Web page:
Xbox Mines, Ranches, Whips Its Hair in August’s Games With Gold
Last month’s Games With Gold took an uncharacteristically disappointing turn for Xbox consoles, offering up games similar to previous month’s freebies and others with less-than-stellar reputations. The positive to this, of course, is that the following month will automatically appear better and more satisfying by default … right? Microsoft puts that assumptions to the test with a second month of shrug-worthy free titles, again imitative and middling-reviewed, propped up by one very strong, satisfying — last-generation — game. It’s a marginally better slate, but there’s certainly room for improvement. Let’s check out what’s available this month.
Ever notice how there aren’t many kid-friendly games from the first-person perspective? That’s because most of them involve operating a weapon of some form or fashion, and, of course, it’s hard to imagine too many E-rated, first-person type of games where the main character runs around and aims a gun-like device, due to the inherent violence involved. Hoping to till ground in the same proximity as that of Plants vs. Zombies: Garden Warfare, Slime Rancher presents a vibrant and soothing experience where the main character navigates a beautiful Western atmosphere — on a distant planet — and wrangles little globs of sentient jelly. A ranching simulation game, the player also maintains the “livestock” with food and upgrades for the farming equipment. This is, in essence, a point-and-shoot game without much violence that’s a good substitute for kids, released on August 1st for Xbox’s Games With Gold.
The Trials series stuck its landings in the last console generation while attempting something novel, producing a consistent run of stylized, trick-based games hinged on completing elaborate courses while riding a dirt bike. Trials: Fusion brings the familiar formula to current-gen hardware with a new slate of tracks, a retooled storytelling atmosphere based in a futuristic environment, and some beefed-up functions involving level creation and multiplayer. At its core, however, Fusion plays to the strengths of the previous iterations, garnering satisfaction through the completion of levels and doing so with style. Some critics have said that it feeds too much off the successes of the other Trials games, delivering more of the same without enough added on for a newer generation, but those who found themselves enthralled by the breathless tricks and platforming progression will find much of the same here.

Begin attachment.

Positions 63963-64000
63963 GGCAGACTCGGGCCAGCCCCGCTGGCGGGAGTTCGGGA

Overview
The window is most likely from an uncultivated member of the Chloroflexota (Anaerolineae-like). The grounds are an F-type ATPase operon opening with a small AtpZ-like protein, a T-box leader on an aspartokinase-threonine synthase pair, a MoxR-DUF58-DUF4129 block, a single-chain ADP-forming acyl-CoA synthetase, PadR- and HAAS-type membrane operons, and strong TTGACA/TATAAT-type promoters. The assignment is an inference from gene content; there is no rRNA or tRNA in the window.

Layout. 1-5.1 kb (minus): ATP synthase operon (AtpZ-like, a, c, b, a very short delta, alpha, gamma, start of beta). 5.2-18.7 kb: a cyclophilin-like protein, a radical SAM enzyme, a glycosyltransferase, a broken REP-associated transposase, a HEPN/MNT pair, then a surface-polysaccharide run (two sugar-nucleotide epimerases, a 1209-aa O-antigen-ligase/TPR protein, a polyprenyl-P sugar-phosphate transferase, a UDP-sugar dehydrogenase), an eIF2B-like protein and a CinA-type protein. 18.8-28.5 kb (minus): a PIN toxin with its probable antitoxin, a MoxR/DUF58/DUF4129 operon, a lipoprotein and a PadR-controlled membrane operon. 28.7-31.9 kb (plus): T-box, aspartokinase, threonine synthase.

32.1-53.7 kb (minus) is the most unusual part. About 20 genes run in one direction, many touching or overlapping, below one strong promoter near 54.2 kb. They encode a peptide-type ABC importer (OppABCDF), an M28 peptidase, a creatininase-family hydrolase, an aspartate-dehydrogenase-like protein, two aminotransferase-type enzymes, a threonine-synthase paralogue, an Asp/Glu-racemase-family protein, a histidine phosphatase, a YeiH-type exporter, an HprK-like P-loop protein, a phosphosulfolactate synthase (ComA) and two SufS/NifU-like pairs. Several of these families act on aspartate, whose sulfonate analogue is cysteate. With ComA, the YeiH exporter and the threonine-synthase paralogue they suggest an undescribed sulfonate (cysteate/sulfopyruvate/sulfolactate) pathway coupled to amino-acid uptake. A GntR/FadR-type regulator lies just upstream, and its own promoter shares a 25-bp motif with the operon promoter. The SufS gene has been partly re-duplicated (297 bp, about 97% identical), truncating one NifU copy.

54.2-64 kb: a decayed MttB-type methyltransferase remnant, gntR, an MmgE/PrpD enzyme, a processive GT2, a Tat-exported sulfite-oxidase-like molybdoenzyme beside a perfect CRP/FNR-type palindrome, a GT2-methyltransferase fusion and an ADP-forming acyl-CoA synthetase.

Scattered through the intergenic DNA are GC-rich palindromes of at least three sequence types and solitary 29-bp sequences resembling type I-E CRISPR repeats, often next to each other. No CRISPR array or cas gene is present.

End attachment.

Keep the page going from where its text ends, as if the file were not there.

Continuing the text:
Almost a decade ago now, Platinum Games started its development endeavors with a real bang. While Mad World garnered moderate praise for its harsh grayscale aesthetic and visceral aggressiveness, it was the furious, challenging hack-‘n-slash combat and confidently embellished style of Bayonetta that put ‘em on the map. An exaggerated, nudge-nudge wink-wink heroine combats the forces of evil in this upgrade progression brawler, where innovation in the combat mechanics aren’t as much of a draw as how blitzed and demanding the action becomes within each boldly-designed level. A big part of the fun of Bayonetta comes in how bonkers everything continues to get throughout, where Bayonetta gobbles down lollipops and lashes her hair while double-jumping, slowing down time, and earning medals based on the player’s performance. After conquering the insane, metaphysical final climax, Platinum Games cemented their reputation as a studio who’s in the game to really make games.
Red Faction: Armageddon
The Red Faction shooter franchise has been demolishing environments with its “Geo-Mod” game mechanic since the early 2000s, bouncing between Mars and Earth throughout roughly a century of storytelling. Jumping ahead 50 years and descending underground due to the hostility of Mars’ terraformed surface, Red Faction: Armageddon shifts its perspective to a third-person shooter while telling the story of the grandson, Darius, from the previous Red Faction installment, Guerilla. The sci-fi atmosphere and destructive mechanics of the gameplay remained true to the series, but critics had a difficult time unearthing many noteworthy elements from the plot or the remainder of the linearized design.